Saturday, September 27, 2008

When constituents don't want legislation by a margin of 100-1,

the rational thing to do would be to back off - that of course would assume we still had a functioning representative government. Instead, as I am pretty sure I've mentioned at least once or twice in the past, we in the US live in what is at bare minimum as failing state, if not an outright failed state. One symptom of failing states is that those in the governing classes refuse to listen to the very people they are supposed to represent. The Great American Swindle of 2008 is but one example. Apparently, according to this article:
However, there were also reports that some legislators' phones were ringing off the hook with irate voters opposing any bailout - and out-calling supporters of the deal by 100-1.
And yet, in that same article, Speaker Nancy Pelosi is stating that the process for approving the swindle is "back on track."

Personally, I'm not particularly surprised. I expect some kabuki theatre before the deal is eventually done, and we regular working stiffs will be left holding the bag. What we will witness is yet another transfer of wealth from those who can least afford it to the wealthiest elites. We've certainly witnessed plenty of such transfers already as the military-industrial and prison-industrial complexes have grown exponentially over the last few decades, and as the neoliberal push to "privatize" all manner of public services has turned the agencies once managing them into mere storefronts for private corporations bent more on turning profits than serving taxpayers.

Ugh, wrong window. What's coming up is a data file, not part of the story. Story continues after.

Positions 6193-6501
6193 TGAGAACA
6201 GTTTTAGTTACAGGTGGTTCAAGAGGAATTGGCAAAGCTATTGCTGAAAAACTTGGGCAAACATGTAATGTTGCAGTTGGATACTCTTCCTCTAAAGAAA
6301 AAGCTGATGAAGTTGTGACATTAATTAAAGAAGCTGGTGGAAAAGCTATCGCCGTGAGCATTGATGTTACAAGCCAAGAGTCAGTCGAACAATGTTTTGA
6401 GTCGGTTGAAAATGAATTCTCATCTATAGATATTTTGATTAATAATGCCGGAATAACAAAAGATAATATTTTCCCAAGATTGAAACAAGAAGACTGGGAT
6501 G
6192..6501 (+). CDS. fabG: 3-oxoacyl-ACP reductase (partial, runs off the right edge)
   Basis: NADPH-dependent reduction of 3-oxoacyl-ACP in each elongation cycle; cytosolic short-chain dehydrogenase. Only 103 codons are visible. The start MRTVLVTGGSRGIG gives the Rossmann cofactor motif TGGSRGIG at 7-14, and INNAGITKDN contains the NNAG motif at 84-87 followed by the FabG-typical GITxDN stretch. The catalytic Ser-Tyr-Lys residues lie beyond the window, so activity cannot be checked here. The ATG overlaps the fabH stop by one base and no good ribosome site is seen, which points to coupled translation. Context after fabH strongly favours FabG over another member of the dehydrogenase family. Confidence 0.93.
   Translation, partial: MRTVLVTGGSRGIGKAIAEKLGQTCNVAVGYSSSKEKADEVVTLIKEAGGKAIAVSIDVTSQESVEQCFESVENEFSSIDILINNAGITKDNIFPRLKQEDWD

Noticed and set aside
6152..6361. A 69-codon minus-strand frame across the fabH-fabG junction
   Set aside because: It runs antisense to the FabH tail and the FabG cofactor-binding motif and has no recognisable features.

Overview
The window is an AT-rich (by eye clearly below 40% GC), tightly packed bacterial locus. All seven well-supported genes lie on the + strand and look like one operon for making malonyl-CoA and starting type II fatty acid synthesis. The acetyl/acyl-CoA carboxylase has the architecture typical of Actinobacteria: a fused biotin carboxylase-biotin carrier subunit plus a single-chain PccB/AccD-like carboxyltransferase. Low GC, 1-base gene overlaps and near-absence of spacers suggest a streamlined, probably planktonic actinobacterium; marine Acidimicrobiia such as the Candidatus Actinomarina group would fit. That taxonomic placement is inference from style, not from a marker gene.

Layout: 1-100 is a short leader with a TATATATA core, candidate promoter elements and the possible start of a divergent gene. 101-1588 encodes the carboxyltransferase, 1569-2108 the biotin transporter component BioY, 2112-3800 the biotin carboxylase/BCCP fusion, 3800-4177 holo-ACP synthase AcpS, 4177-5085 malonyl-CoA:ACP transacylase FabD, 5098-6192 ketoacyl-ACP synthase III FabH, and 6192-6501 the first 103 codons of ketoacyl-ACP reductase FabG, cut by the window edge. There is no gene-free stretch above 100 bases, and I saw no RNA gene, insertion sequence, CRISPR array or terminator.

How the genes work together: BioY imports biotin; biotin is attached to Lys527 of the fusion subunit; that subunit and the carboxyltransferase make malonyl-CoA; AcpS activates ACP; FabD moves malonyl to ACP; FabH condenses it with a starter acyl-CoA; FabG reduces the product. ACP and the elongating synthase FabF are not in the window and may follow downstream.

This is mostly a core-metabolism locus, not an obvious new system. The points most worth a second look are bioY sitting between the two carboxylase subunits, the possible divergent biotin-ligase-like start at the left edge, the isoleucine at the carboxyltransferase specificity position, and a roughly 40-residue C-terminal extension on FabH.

What I can say with some degree of confidence is that such wealth transfers as the one being pushed by the White House, some of the power players in Congress, and media pundits hoping to manufacture consent, tend to be very unpopular with those who did not ask for such swindles, and who will most certainly be the victims. As I mentioned earlier this week, what is being forced upon us is nothing short of the same "shock therapy" that has been pushed upon the populaces of various other nations in South and Central America, Africa, Asia, and Eastern Europe; and if history is any guide, while a few will profit, for the rest of us we can look forward to a further crumbling infrastructure, a decline in quality of life, increased numbers of displaced persons, and increasingly repressive measures by the government as these angry folks begin to protest.

This is a crisis of legitimacy, folks. In this case, it's the White House and Congress that have squandered their legitimacy, as have the crooks running Wall Street. We don't need them. They need us, but to repeat, we don't need them.

No comments:

Post a Comment